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Saturday, June 22, 2013

BAMcinemaFest 2013: Q&A with Ben Nabors

by Claire Frisbie

In 2001, Malawian teenager William Kamkwamba built a windmill from scrap metal and a worn out tractor blade, bringing electricity to his town of sixty families. This caught the eyes of the TEDGlobal conference, and specifically an American entrepreneur named Tom Rielly, who took William under his wing and transformed him into a media darling with a bestselling memoir, a movie deal, and a scholarship to Dartmouth.

In his beautifully shot documentary William and the Windmill, Brooklyn filmmaker Ben Nabors follows William and Tom for five years, focusing less on William's initial accomplishment and more on his subsequent growth and struggles, and the crucial role Tom has played throughout. Through interviews with William, Tom, William's family, teachers, and others, the film touches upon numerous issues surrounding activism and aid in developing countries, Western interpretations of success, and the complicated pressures and expectations that come with fame.

William and the Windmill received the SXSW Grand Jury Prize for best documentary, and screens this Saturday at BAMcinemaFest at 1:30pm. Nabors will participate in a Q&A following the screening.

1. When and how did you come to know you wanted to make movies?
I always wanted to make movies but I never considered it to be a realistic option. Making movies seemed too far-fetched, or too fantastic. I grew up in a small town, and that probably checked my aspirations a bit; people didn't make movies where I lived. Storytelling, in the general sense, seemed like a more tangible goal, so I spent my time writing rather than using the family camcorder. When I moved to New York in 2004, filmmaking was more of a reality.

Ben Nabors
Photo: Robin Holland (
2. What would you be doing if you weren't a filmmaker?
I would be telling stories, some other way. I would be writing.

3. What are some of the challenges you faced while making your film, both artistic and logistical?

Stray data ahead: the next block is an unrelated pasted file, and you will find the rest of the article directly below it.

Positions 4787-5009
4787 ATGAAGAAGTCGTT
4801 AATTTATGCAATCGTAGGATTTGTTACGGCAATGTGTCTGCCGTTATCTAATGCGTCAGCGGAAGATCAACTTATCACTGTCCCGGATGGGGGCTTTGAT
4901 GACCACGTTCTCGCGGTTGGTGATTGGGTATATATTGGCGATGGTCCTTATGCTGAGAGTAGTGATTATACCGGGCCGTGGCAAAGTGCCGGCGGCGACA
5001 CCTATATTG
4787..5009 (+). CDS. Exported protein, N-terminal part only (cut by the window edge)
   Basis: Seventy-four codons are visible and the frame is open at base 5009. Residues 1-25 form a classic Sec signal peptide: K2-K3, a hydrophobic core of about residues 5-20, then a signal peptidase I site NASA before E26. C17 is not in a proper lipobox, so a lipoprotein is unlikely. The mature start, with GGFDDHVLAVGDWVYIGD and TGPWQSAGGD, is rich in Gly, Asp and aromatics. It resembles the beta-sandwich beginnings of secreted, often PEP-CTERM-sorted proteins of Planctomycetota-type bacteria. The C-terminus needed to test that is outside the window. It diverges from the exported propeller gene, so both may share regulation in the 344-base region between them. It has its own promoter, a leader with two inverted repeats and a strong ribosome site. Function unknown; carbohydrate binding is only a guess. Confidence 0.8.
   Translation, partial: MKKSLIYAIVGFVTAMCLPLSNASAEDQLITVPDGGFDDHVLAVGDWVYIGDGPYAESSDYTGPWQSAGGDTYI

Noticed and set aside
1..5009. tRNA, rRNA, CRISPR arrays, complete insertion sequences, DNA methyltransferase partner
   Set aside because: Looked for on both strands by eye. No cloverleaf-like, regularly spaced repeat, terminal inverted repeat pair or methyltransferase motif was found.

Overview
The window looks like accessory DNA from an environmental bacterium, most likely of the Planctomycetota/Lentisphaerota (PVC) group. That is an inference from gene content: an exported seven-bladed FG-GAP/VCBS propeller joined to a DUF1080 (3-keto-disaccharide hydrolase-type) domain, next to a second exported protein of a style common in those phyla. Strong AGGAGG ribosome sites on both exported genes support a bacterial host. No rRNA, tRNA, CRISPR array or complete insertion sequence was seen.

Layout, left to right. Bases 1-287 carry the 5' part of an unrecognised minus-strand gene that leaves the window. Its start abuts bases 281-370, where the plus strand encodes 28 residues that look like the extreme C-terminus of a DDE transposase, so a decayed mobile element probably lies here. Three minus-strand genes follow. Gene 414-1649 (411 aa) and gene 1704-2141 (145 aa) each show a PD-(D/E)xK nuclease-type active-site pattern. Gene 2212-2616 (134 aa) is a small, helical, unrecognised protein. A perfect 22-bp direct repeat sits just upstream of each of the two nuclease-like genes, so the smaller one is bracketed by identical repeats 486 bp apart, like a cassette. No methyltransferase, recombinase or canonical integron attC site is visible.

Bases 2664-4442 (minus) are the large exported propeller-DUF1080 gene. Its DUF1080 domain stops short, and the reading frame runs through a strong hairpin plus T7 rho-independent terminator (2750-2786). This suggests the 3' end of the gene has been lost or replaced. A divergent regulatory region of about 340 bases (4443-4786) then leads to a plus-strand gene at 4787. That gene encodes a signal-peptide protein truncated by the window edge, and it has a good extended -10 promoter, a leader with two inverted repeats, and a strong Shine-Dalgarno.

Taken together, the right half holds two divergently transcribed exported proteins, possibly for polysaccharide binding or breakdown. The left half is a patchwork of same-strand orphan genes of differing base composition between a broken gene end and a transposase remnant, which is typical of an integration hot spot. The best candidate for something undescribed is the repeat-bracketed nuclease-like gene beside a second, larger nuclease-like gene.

I feel like it's easier to answer the question: "when do you not face challenges making an independent documentary film?" That answer would be shorter. 

Early in the life of this movie, a great filmmaker told me, "when you make your first film, you eat it." That is true, and remains true, even after you finish your first film. Documentary, if done well, is real life. And real life is hard.

4. Talk about your favorite movie of the past two or three years.
The Act of Killing is probably the best documentary I've seen recently. I didn't even want to speak after that film was over. I felt like I'd watched a moon landing, or a pyramid being built. It was courageous, disgusting, profound, and sickening. That movie is a grand human accomplishment --- too hard to explain with anything less than the time and the footage that the filmmaker used to tell his story. 

I also liked The Master, for similar reasons.

5. Are you working on a new project now?
I'm currently producing two documentaries that are in the late stages of editing, as well as writing a narrative feature. In The Happy Film, graphic designer Stefan Sagmeister develops a series of self-experiments to see if he can make himself happier; along the way, life unexpectedly happens.  For the past three years, I've been collaborating with director Jacob Cohl on a behind-the-scenes documentary about Spider-Man Turn Off The Dark, which tells the complex story of the most expensive Broadway show in history. And, earlier this year I had a narrative short at Sundance called Palimpsest. It won a Special Jury Prize, and myself and director Michael Tyburski are now developing that short into a feature script.

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